“People can have escapism, because they understand what they’re doing,” says Adam. “They go, ‘I’m watching this fantasy fight scene, and it’s a great escape, but I understand that it’s a fantasy.’

“There’s a framework for consuming the media. You can create a framework for understanding why you’re enjoying those things, what they’re doing and what the messages they’re giving to you are.” That framework is key to justifying what you’re seeing and hearing, but the idea of heroic violence and aggression confuses it.

We can tell the baddies from the goodies because the lines are drawn for us: the baddies want to destroy the world, the goodies have to stop them, so naturally we root for the goodies because we don’t want the world to be destroyed, but the actions taken by the goodies are often as bad as the intentions of the baddies.

Obviously this isn’t The Avengers and aliens aren’t about to invade and enslave the human race (not that we’re aware of), but even when the members of The Avengers have problems with each other, they resolve the conflict by punching – I take it back, Captain America probably would punch difficult Brian in the eye.

It’d be a pretty boring and unsuccessful franchise if Iron Man and The Hulk sat around a table and talked about their feelings – “I just feel like you’re not listening to me, Hulk. I’m trying to communicate and it’s all just noise to you.” “Hulk… sorry. Hulk… listening, Hulk promise.” – but there’s a disparity between what a hero represents and what a hero does.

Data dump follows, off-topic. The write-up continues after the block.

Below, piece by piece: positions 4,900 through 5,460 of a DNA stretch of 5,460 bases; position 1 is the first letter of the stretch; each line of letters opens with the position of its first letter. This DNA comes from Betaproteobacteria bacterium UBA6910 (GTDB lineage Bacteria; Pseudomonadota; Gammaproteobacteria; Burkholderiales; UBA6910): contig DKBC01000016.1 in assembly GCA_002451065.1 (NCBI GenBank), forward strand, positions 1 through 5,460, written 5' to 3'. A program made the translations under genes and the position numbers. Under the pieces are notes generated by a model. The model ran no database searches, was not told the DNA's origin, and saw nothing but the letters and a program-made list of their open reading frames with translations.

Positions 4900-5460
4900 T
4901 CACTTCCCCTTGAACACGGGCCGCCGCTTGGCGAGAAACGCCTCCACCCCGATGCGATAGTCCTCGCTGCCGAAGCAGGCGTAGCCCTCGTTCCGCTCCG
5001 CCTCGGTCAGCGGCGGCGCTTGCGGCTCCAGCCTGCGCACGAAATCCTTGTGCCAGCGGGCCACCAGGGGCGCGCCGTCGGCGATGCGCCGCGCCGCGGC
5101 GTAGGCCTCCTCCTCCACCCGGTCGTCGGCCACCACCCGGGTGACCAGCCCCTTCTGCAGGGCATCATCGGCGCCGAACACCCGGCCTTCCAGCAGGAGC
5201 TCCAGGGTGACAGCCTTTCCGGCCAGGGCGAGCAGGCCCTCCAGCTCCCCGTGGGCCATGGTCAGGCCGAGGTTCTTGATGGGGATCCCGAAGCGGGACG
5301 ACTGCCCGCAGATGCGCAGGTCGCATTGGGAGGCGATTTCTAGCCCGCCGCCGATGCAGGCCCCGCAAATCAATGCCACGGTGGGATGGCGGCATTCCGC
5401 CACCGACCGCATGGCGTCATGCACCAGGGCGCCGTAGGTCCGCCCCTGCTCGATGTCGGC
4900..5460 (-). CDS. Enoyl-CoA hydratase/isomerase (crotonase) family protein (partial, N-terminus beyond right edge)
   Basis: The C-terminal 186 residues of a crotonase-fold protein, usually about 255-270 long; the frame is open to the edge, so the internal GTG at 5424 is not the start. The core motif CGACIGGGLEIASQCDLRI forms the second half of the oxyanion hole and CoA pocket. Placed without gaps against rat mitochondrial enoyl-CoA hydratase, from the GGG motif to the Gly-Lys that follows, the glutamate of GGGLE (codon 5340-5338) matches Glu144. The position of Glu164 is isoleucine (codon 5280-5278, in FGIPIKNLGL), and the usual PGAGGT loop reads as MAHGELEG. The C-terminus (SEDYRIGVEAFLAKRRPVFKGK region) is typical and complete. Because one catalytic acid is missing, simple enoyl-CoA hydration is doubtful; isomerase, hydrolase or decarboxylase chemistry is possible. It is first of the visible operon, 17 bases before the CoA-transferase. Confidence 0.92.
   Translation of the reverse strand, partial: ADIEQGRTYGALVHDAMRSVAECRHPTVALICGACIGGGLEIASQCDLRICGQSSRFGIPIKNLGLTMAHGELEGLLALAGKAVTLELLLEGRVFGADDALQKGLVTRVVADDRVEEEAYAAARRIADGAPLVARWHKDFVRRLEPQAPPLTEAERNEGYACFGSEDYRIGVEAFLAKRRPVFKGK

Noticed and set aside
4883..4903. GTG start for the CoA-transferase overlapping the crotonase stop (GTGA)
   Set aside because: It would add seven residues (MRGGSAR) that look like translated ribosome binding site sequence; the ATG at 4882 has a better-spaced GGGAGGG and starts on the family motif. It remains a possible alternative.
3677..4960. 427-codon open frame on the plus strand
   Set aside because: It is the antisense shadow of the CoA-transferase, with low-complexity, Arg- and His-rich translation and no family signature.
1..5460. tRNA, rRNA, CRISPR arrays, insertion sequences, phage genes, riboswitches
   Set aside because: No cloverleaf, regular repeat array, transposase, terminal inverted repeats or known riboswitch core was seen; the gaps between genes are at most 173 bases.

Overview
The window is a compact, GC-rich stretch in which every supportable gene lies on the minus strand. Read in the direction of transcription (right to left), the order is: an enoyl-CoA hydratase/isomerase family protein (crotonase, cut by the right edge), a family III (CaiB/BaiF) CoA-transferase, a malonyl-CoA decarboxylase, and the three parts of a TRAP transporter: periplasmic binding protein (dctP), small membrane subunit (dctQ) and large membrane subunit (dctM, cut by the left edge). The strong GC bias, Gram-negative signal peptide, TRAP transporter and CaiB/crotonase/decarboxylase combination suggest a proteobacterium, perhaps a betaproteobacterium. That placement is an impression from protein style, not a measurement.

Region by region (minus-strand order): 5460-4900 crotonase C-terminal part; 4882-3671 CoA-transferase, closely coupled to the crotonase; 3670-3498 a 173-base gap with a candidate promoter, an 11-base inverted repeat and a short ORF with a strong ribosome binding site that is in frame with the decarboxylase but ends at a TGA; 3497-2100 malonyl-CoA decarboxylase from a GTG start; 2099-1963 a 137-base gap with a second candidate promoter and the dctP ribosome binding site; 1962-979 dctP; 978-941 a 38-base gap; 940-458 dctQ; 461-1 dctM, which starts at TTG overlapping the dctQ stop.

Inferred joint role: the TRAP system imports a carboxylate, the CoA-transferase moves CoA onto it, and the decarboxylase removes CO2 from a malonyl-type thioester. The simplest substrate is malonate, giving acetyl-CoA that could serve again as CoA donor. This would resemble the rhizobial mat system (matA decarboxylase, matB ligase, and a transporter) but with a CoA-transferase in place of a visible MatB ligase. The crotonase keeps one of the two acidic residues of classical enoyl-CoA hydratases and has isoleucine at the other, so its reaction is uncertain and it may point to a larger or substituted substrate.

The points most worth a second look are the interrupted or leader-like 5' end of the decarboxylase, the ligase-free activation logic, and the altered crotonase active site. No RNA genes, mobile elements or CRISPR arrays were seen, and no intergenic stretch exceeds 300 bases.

Perhaps the only thing the awful Batman v Superman: Dawn of Justice movie is good for is illustrating this point: Superman is meant to be the good guy, but he basically fucks up an entire city being the good guy, which is why Batman has to stop him… by kicking and punching. The cycle continues.

This ultra-macho way of dealing with problems is a major issue in Adam’s eyes; it’s a status quo that won’t shift. “Any act of aggression is a reinforcement or defence of the status quo,” he says. “I think it’s really unhealthy, and the idea of stepping outside of that is really useful. That’s kind of what I wanted to do with the piece, to kind of show how the hero forces this really unhealthy status quo that’s just taken as a given.

I think the idea of the piece is that there won’t be a hero. I will try to be heroic and the way I go about it will fail. That’s the contradiction in fantasy violence.”

If a hero isn’t someone who kicks and punches in the name good, then what is a hero? I put the question to Adam. “It’s being unendingly patient and unendingly compassionate. There’s something about being cool – not on trend, but being able to relate to people without judgement.

“Unending patience, unending compassion and no end to the levels of kindness you bring into a space.”

Being A Man festival runs from Friday 25 November 2016 until Sunday 27 November 2016 at London’s Southbank Centre.

Shall We Take This Outside is on Saturday 26 November. Buy weekend tickets for £35 here.